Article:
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Early Ptolemaic relief from Kom Abu Billo showing Het-Hert, now in the Bolton Museum and Art Gallery in Baines and Malek:  Atlas of Ancient Egypt

Kom Abu Billo is located on the western edge of the Delta, approximately 70 km northwest of Cairo, along the route where the Wadi el Natrun [an ancient source of natron] approaches the Rosetta branch of the Nile. In pharaonic times it was known as Mefkat, which is the Kemetic word for both turquoise and an epithet of Het-Hert as Nebet Mefkat, or "Mistress of Turquoise."  During the Greco-Roman period the site was called "Terenuthis," deriving from the Kemetic ta rennouti ("Land of the Netjert Renenutet.")  In Coptic it was known as "Terenouti," and its modern name of Tarrana derives from this.  Kom Abu Billo refers specifically to the part of the site where the Greco-Roman cemetery is found, and this name probably derives from the Greek god Apollo, who had a temple at the northern edge of the site.

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Ptolemy I Offering to Het-Hert, relief from Kom Abu Billo

The Temple of Het-Hert was discovered in 1897 by F.L. Griffith, but most of the excavation work was done from 1969 to 1974, when the construction of the Nasser Canal necessitated a salvage project of the site.  It has not been possible to determine the complete plan of the temple, but some blocks with beautifully executed low raised relief have been found.  These were produced during the reign of Ptolemy I Soter (305-282 C.E.) and completed by Ptolemy II Philadephus (285-246 C.E.).  A cattle cemetery associated with the worship of Het-Hert has been found in the vicinity.   Faience statues and statuettes inscribed with hieroglyphs have also been found of Yinepu (Anubis), Aset (Isis), Taweret and Bes at this site.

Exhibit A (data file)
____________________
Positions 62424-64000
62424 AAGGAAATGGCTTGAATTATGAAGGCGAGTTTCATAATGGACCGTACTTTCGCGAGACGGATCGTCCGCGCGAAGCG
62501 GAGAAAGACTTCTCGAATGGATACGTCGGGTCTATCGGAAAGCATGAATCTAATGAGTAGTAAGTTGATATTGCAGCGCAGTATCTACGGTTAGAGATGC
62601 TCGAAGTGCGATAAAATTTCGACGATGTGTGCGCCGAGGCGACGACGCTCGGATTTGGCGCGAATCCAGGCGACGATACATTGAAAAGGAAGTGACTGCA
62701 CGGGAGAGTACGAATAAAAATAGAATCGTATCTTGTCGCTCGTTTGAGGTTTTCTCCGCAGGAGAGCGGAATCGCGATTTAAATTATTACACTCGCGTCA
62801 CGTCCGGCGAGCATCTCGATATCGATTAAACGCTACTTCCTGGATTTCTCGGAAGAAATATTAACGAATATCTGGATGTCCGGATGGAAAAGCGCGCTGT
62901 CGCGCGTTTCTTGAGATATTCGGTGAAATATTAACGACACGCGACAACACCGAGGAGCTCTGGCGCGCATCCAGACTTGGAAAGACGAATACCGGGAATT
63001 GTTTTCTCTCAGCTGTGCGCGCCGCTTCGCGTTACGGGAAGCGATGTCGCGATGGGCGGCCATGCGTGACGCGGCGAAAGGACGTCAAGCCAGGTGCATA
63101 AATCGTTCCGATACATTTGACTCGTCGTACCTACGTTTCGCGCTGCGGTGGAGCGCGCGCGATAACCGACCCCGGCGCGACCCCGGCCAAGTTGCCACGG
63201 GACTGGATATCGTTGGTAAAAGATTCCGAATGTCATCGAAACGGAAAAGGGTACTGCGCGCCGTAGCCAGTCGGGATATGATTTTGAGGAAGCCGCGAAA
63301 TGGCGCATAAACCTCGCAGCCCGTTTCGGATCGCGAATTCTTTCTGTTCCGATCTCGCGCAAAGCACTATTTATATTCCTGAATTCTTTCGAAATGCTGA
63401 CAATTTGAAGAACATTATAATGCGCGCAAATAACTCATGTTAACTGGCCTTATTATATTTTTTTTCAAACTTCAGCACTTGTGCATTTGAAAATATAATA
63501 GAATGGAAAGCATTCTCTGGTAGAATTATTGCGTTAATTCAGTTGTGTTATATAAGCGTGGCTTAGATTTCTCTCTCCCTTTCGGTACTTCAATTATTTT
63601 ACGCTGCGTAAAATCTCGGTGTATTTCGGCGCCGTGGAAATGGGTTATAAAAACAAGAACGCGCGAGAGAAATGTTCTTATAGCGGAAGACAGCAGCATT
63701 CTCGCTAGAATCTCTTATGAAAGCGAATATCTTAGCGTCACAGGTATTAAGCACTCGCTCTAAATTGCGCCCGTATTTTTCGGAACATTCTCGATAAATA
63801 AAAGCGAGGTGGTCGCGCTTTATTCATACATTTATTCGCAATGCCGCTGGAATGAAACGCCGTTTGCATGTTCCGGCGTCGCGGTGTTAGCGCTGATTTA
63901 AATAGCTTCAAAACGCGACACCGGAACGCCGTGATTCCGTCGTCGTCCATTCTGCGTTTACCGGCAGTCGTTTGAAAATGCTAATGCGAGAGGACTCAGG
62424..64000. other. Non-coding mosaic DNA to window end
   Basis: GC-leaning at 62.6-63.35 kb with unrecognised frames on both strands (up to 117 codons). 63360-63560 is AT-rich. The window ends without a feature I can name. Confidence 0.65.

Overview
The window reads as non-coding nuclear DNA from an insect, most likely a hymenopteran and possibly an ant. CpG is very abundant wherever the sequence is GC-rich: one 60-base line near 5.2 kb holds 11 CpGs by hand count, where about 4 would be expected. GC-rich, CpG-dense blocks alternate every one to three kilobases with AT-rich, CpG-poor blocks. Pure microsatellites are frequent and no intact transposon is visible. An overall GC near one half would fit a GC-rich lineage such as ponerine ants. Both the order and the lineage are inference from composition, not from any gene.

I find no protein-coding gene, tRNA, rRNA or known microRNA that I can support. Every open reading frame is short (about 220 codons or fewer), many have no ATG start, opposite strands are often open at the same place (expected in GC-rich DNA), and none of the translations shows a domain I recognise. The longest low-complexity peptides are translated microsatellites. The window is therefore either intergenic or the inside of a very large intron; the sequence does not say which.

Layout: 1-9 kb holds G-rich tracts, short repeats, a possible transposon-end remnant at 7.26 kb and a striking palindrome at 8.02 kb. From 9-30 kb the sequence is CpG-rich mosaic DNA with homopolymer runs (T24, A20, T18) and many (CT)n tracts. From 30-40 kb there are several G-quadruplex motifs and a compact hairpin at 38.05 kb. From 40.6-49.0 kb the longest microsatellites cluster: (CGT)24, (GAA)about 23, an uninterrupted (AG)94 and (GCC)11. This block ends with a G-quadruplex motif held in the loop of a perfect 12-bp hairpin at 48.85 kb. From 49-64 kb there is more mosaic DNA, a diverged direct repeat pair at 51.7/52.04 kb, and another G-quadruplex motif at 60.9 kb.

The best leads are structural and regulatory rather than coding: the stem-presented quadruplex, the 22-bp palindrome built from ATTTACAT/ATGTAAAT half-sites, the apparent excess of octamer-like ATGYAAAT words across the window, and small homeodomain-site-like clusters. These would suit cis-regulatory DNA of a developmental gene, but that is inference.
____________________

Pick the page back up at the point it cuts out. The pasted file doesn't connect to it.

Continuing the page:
The large cemetery of Kom Abu Bilo contains tombs dating from the 6th Dynasty of the Old Kingdom to the 4th century C.E. of the Coptic Period.  The mud-brick tombs have superstructures which are rectangular or square and with barrel vaulted roofs or truncated pyramid shapes.  New Kingdom ceramic coffins with large, often grosteque, faces modeled on the lids have been found there, in addition to a special type of stela made during the first four centuries of the Common Era. These un-Egyptian style stela, called "Terenuthis stelae," depict the deceased standing with upraised arms between two columns with Greek pediments or reclining on a couch, and have a text in demotic or Greek below. Offerings consisting of lettuce, grapes, and wine were placed on offering tables in the tombs, and lamps were lit and music was played.  Hunting and fishing were common occupations of the people who lived here, but there were also many vintners, potters, jewelers, and other craftsmen.

Many ceramic lamps have been found with designs of olive branches, Nile fish, and the frog goddess Heket.  In addition, gold and silver rings, bracelets, gold earrings, necklaces, hair clips, ivory combs, and amulets have also been discovered.   Pottery painted in different colors and dating from the end of the pharaonic period through the Coptic period, plus amphorae, have also been excavated from the area.

References

Bard (ed.):  Encyclopedia of the Archaeology of Ancient Egypt
Baines and Malek:  Atlas of Ancient Egypt
Russmann, Edna R., Eternal Egypt: Masterworks of Ancient Art from the British Museum, p.  250

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